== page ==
How will investors behave now the bitcoin boom seems to be over? The Tradefair team brings you the latest cryptocurrency roundup...
"The hype has gone, the punters and trader types have gone."
- Simon Taylor, former Barclays VP.
Experts are almost unanimous in thinking that bitcoin has had its boom, but that doesn't mean there isn't value in assets now and that there won't be in the future. As more governments look to accept digital currencies and apply the same financial standards to them, will there be more legitimacy in the market or more drama?
Here are some of the latest stories emerging from the world of cryptocurrency:
Has the bubble burst?
The Financial Times has published an article about what to do now the cryptocurrency bubble has been burst. It starts by stating data from CoinMarketCap that shows the total market capitalisation of cryptocurrencies had climbed beyond $800 billion at the start of 2018.
This was a huge leap from just $18 billion the previous year but the market has now lost the majority of its worth and now stands valued at $200 billion.
"The hype has gone, the punters and trader types have gone," said Simon Taylor, a former Barclays VP and Co-Founder at financial technology consultancy 11:FS told the FT.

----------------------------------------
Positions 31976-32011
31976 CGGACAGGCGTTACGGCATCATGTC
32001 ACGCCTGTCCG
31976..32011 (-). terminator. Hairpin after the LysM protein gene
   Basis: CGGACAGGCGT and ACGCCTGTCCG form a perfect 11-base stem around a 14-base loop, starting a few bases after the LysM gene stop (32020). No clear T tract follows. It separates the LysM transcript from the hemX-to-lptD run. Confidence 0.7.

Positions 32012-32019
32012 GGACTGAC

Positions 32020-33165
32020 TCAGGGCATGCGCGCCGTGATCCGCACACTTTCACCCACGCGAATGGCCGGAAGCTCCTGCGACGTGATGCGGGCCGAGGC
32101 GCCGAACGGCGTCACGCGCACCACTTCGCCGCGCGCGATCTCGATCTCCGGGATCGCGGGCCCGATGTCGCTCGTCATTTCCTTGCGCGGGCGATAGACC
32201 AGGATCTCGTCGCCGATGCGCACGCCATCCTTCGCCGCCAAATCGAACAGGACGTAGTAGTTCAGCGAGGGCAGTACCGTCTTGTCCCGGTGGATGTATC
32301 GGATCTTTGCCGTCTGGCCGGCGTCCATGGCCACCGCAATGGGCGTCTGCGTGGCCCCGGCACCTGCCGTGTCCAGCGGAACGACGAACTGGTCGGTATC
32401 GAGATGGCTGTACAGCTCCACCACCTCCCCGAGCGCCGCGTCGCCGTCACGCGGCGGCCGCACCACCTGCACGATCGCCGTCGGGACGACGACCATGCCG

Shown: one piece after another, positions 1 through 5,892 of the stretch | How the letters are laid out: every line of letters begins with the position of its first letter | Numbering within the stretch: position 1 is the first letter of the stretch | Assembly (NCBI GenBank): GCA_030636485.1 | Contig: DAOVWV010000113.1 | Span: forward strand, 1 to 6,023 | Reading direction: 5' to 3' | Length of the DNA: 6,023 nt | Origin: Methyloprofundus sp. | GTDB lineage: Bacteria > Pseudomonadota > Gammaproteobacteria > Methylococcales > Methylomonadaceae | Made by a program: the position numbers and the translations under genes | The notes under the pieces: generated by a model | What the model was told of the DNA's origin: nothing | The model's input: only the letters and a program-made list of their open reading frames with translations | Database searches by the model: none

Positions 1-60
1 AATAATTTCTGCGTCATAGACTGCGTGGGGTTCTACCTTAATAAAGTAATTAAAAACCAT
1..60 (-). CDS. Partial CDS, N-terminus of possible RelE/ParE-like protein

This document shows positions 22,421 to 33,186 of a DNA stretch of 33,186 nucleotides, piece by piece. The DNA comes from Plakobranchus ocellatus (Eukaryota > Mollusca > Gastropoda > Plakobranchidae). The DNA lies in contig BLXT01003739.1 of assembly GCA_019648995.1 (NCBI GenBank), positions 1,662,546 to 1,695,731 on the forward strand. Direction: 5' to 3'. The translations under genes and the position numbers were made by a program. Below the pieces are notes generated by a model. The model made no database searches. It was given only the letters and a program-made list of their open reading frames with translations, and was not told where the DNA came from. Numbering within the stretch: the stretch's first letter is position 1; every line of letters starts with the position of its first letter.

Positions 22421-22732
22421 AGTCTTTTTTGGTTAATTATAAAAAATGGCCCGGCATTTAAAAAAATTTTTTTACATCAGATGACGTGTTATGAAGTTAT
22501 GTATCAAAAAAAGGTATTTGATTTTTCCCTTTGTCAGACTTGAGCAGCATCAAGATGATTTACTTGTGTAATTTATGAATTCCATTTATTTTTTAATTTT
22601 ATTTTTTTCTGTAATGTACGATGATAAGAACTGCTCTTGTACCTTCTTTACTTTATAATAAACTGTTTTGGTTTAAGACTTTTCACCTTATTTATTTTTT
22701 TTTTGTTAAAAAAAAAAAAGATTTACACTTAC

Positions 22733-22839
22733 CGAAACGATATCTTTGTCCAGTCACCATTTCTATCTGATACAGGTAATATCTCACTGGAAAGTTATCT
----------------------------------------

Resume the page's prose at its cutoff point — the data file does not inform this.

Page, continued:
Looking at bitcoin specifically, the report highlighted that it has "plummeted" from $19,000 in December to somewhere between $6,000-$8,000 since June.
Crypto ventures still have tough times ahead
Cryptocurrency ventures still have difficult times ahead if they want to be successful, according to a report from MarketWatch. It has compared the surge in digital currencies to the collapse of the 1990s tech bubble, predicting that more cryptocurrency projects are set to fail.
This is the opinion of Element Digital Asset Management which said that while there had been a significant drawdown of crypto values, investors should still expect difficult times ahead.
"An analysis of historical project failures suggests that maximum pain in the altcoin market has not yet been felt. Investors should expect a total loss of investment in certain coins as projects eventually fail and get delisted," wrote Thejas Nalval, Elements Portfolio Director, and Kevin Lu, the firm's Director of Quantitative Research.
Could your digital wallet pay your bail?
It's been alleged that Federal Judges are allowing people to use cryptocurrencies to pay their bail in court, Engadget reports.
Despite the negative news surrounding digital currencies post-boom, this latest story suggests that many are still finding new applications for crypto.
A district court in San Francisco has ordered alleged hacker Martin Marsich to pay the equivalent of $750,000 in cryptocurrency if he wants to stay in a halfway house while he waits for his trial. Engadget highlights that this may not be the first time digital currencies have been permitted in a US court but it almost certainly is the first time it's been used at a federal level.